Usually the "worlds" of mathematics are purely conceptual worlds: through familiarity, they become vivid to a mathematician who has studied them, and can come to seem solid, even habitable. But these intuitions are very personal and usually hard to convey. This semester, MSRI has focussed on an area of mathematics that is unusually visual in nature: the study of random spatial processes. The worlds researchers like me study actually look like something, and what they look like, sometimes, are worlds. I'm here to share with you some images that illustrate what we've been up to. I call these images postcards for several reasons.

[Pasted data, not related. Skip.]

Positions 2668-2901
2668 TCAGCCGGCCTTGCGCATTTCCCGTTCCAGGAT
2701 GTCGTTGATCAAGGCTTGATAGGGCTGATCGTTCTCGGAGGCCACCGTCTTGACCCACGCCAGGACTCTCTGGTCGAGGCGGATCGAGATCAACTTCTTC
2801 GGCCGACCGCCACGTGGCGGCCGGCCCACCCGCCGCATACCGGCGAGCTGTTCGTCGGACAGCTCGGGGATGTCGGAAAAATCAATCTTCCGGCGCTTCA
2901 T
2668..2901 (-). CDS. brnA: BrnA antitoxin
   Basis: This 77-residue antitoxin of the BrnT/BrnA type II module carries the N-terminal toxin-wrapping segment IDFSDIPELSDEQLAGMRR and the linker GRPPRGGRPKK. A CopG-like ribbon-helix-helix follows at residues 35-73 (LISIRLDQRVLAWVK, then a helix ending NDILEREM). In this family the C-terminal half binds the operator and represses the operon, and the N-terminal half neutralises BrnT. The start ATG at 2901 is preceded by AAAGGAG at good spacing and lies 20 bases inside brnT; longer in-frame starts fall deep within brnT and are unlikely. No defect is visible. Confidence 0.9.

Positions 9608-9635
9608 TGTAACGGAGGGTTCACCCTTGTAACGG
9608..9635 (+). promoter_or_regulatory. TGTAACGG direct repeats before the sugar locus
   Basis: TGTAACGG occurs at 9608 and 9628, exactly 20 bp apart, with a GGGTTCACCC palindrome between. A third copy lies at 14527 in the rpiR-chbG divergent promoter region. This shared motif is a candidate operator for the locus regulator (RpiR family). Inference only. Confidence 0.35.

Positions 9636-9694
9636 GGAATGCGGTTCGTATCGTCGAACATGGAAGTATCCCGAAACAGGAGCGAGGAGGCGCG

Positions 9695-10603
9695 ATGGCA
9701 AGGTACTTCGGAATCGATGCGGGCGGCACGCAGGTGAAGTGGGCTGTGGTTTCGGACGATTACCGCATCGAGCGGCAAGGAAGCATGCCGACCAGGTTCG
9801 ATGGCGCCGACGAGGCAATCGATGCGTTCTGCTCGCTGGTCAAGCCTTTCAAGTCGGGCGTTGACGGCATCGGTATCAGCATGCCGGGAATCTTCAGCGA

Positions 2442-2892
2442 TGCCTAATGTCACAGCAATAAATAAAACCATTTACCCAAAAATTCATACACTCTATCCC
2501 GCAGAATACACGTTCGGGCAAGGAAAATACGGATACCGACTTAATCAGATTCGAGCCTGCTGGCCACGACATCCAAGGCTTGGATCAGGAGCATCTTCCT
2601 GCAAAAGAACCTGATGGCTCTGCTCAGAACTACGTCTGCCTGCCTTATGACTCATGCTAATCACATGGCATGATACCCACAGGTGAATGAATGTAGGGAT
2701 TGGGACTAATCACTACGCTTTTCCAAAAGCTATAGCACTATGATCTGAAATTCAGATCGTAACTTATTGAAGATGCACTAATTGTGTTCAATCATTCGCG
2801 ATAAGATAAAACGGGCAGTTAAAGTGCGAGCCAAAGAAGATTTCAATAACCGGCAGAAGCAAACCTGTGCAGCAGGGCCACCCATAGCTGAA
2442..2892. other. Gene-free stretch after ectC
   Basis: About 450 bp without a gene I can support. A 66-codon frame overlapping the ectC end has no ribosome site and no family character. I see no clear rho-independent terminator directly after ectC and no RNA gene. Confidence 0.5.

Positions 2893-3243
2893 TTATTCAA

First, I don't make claims for them as art. There is such a thing as mathematical art, and it's a booming enterprise, but most of the images you'll see are more like nature photography: attempts to render something natural as accurately as possible. The fact that the natural objects being rendered are imaginary doesn't change the underlying representational intention.